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‘Geopolitical tensions shouldn’t mean diluting your offshore exposure’

Diversification, including offshore diversification, and other basic long-term investing pillars should not be disregarded because of volatility caused by geopolitical events, says Kondi Nkosi, the country head of asset manager Schroders in South Africa.

Many money managers and investors would have jumped at the opportunity to increase their offshore allocations after it was announced that retirement funds can hold 45% offshore exposure. But some may be questioning the wisdom of moving more money abroad in the face of the war in Ukraine and their impact on markets.

“Although the JSE has been performing relatively well in the face of the current volatility, with some proponents stating that prospects look positive, South African equities are not immune from international headwinds. With the number of listed companies dwindling locally, South Africans would do well – as always – to bolster their portfolios with offshore opportunities, including in times of international turmoil,” says Nkosi.

According to Duncan Lamont, the head of strategic research at Schroders, four pieces of research show that investors are best served not making impulsive decisions during times of heightened geopolitical tensions.

1. Stock-market investing is less risky in the long run

Using almost 100 years of data on the US stock market, Schroders found that if you invested for a month, you would have lost money 40% of the time in inflation-adjusted terms – in other words, in 460 of the 1 153 months in Schroders’ analysis.

However, if you had invested for longer, the odds would shift dramatically in your favour. On a 12-month basis, you would have lost money slightly less than 30% of the time. Importantly, 12 months is still the short run when it comes to investing in the stock market.

On a five-year horizon, the figure falls to 23%. At 10 years, it is 14%. And there have been no 20-year periods in Schroders’ analysis when stocks lost money in inflation-adjusted terms.

Although losing money over the long run can never be ruled out, it is a rare occurrence, says Lamont.

In contrast, although cash may seem safer, the chances of its value being eroded by inflation are much higher. The last time cash beat inflation in any five-year period was February 2006 to February 2011. “And this is not expected to change any time soon.”

2. Falls of 10%+ happen in more years than they don’t

By 10 March, global stock markets had fallen by 10% from their peak. But this is not as unusual as it seems. The US market has fallen by at least 10% in 28 of the past 50 calendar years – in other words, more often than not. In the past decade, this includes in 2012, 2015, 2016, 2018 and 2020.

Despite these bumps, the US market has returned 11% a year over this 50-year period overall.

The risk of near-term loss is the price of the entry ticket for the long-term gains that stock-market investing can deliver, says Lamont.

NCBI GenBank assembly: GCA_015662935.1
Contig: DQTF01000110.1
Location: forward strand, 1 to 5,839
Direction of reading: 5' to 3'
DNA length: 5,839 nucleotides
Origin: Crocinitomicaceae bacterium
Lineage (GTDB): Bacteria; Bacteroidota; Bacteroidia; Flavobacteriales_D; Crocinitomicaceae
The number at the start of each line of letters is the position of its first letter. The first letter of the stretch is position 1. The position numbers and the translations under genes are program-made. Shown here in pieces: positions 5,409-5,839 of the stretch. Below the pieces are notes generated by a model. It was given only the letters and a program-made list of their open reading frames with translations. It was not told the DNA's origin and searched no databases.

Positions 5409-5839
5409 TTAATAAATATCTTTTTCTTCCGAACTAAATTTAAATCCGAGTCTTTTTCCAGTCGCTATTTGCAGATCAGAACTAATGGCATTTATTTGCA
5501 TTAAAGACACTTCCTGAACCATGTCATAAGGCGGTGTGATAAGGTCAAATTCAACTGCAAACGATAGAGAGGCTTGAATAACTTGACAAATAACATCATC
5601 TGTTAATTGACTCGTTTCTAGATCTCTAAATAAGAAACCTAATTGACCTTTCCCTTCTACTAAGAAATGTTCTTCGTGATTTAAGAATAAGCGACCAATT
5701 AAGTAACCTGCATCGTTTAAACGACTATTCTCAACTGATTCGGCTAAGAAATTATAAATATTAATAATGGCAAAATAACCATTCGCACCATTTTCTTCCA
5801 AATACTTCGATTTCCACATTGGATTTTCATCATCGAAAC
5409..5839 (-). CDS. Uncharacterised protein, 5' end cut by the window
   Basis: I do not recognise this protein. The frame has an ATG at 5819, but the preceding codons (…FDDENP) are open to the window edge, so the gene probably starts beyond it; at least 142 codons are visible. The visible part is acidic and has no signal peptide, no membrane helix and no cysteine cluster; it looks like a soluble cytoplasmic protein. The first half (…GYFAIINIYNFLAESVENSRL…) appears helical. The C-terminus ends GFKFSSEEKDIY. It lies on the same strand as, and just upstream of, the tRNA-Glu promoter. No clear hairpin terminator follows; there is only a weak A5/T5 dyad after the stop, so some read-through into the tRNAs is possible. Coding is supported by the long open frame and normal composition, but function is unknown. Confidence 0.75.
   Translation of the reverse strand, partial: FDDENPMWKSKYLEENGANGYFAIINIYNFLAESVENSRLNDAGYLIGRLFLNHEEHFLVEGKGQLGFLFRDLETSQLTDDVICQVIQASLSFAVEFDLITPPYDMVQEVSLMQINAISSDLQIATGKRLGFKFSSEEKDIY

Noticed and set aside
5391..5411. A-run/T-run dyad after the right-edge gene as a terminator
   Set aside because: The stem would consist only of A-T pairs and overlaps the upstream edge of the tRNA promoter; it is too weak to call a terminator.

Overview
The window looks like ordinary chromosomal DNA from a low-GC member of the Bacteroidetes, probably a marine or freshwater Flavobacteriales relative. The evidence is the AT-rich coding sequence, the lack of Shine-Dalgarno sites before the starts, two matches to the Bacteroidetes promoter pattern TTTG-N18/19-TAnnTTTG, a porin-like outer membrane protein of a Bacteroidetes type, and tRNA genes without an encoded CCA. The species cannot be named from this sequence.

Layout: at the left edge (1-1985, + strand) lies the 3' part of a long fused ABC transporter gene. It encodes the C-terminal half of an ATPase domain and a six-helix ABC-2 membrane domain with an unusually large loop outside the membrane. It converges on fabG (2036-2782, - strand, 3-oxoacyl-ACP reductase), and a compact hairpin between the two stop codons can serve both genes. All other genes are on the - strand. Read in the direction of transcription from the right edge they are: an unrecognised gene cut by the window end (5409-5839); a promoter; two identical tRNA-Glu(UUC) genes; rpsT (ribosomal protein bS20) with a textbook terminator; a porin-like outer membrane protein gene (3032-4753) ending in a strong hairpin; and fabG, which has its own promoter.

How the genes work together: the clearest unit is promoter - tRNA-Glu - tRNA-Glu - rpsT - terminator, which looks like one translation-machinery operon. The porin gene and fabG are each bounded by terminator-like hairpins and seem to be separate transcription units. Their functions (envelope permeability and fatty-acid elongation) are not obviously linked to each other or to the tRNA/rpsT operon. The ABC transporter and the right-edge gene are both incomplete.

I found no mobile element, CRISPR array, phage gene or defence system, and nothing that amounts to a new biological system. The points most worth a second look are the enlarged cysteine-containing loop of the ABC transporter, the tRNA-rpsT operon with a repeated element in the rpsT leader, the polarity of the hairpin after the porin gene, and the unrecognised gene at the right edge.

3. Bailing out after big falls could cost you your retirement

During times of heightened volatility and market declines, it can become harder to avoid being influenced by our emotions and ditching stocks and dashing for cash.

However, Schroders’ research shows that, historically, that would have been the worst financial decision an investor could have made. It pretty much guarantees that it would take a very long time to recoup losses, says Lamont.

For example, investors who shifted to cash in 1929, after the first 25% fall of the Great Depression, would have had to wait until 1963 to get back to breakeven. This compares with breaking even in early 1945 if they had remained invested in the stock market.

And the stock market ultimately fell over 80% during this crash, so shifting to cash might have avoided the worst of those losses during the crash, but still came out as by far the worst long-term strategy, says Lamont.

Similarly, an investor who shifted to cash in 2001, after the first 25% of losses in the dotcom crash, would find their portfolio still under water today.

“The message is overwhelmingly clear: a rejection of the stock market in favour of cash in response to a big market fall would have been very bad for wealth over the long run,” says Lamont.

4. Heightened fear has been better for equity investing than might have been expected

The war between Russia and Ukraine has sent the stock market’s “fear gauge”, the Vix index, higher. The Vix is a measure of the amount of volatility traders expect for the S&P 500 index during the next 30 days.

However, rather than being a time to sell, historically, periods of heightened fear have been when the brave-hearted have earned the best returns. On average, the S&P 500 has generated an average 12-month return of over 15% if the Vix was between 28.7 and 33.5 – and more than 26% if it breached 33.5.

Schroders also looked at a switching strategy, which sold out of stocks (S&P 500) and went into cash daily whenever the Vix entered this top bucket, then shifted back into stocks whenever it dipped back below. This approach would have underperformed a strategy that remained continually invested in stocks by 2.3% a year since 1991 (7.6% a year versus 9.9% a year, ignoring costs).

A $100 investment in the continually invested portfolio in January 1990 would have grown to be worth twice as much as $100 invested in the switching portfolio ($2 332 versus $1 157).

“As with all investment, the past is not necessarily a guide to the future, but history suggests that periods of heightened fear, as we are experiencing at present, have been better for stock-market investing than might have been expected,” says Lamont.

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